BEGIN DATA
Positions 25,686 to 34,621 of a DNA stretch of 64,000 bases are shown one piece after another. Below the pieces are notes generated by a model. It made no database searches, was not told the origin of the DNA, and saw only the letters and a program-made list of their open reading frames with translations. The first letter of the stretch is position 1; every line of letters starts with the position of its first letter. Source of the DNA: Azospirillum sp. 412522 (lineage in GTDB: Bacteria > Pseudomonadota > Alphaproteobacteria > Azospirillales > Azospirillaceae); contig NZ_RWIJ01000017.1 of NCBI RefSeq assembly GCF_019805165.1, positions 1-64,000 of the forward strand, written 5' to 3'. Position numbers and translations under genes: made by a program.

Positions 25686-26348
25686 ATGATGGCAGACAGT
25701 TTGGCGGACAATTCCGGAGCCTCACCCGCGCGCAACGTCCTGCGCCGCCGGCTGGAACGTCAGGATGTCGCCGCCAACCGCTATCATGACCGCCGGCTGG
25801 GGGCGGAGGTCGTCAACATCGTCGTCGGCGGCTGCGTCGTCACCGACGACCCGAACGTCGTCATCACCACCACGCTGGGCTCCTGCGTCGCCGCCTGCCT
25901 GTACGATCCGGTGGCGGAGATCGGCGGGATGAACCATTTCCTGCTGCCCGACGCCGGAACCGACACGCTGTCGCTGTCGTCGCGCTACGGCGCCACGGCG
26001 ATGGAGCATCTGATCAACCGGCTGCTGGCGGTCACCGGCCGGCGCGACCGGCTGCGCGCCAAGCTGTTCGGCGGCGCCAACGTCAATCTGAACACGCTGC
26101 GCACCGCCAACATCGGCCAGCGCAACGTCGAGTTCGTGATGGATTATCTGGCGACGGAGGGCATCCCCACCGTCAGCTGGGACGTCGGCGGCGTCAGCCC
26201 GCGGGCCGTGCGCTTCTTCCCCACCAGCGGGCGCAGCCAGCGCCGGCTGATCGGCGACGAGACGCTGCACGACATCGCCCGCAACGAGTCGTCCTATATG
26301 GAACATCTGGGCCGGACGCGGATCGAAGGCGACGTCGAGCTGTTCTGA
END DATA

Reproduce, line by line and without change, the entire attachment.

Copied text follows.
Positions 25,686 to 34,621 of a DNA stretch of 64,000 bases are shown one piece after another. Below the pieces are notes generated by a model. It made no database searches, was not told the origin of the DNA, and saw only the letters and a program-made list of their open reading frames with translations. The first letter of the stretch is position 1; every line of letters starts with the position of its first letter. Source of the DNA: Azospirillum sp. 412522 (lineage in GTDB: Bacteria > Pseudomonadota > Alphaproteobacteria > Azospirillales > Azospirillaceae); contig NZ_RWIJ01000017.1 of NCBI RefSeq assembly GCF_019805165.1, positions 1-64,000 of the forward strand, written 5' to 3'. Position numbers and translations under genes: made by a program.

Positions 25686-26348
25686 ATGATGGCAGACAGT
25701 TTGGCGGACAATTCCGGAGCCTCACCCGCGCGCAACGTCCTGCGCCGCCGGCTGGAACGTCAGGATGTCGCCGCCAACCGCTATCATGACCGCCGGCTGG
25801 GGGCGGAGGTCGTCAACATCGTCGTCGGCGGCTGCGTCGTCACCGACGACCCGAACGTCGTCATCACCACCACGCTGGGCTCCTGCGTCGCCGCCTGCCT
25901 GTACGATCCGGTGGCGGAGATCGGCGGGATGAACCATTTCCTGCTGCCCGACGCCGGAACCGACACGCTGTCGCTGTCGTCGCGCTACGGCGCCACGGCG
26001 ATGGAGCATCTGATCAACCGGCTGCTGGCGGTCACCGGCCGGCGCGACCGGCTGCGCGCCAAGCTGTTCGGCGGCGCCAACGTCAATCTGAACACGCTGC
26101 GCACCGCCAACATCGGCCAGCGCAACGTCGAGTTCGTGATGGATTATCTGGCGACGGAGGGCATCCCCACCGTCAGCTGGGACGTCGGCGGCGTCAGCCC
26201 GCGGGCCGTGCGCTTCTTCCCCACCAGCGGGCGCAGCCAGCGCCGGCTGATCGGCGACGAGACGCTGCACGACATCGCCCGCAACGAGTCGTCCTATATG
26301 GAACATCTGGGCCGGACGCGGATCGAAGGCGACGTCGAGCTGTTCTGA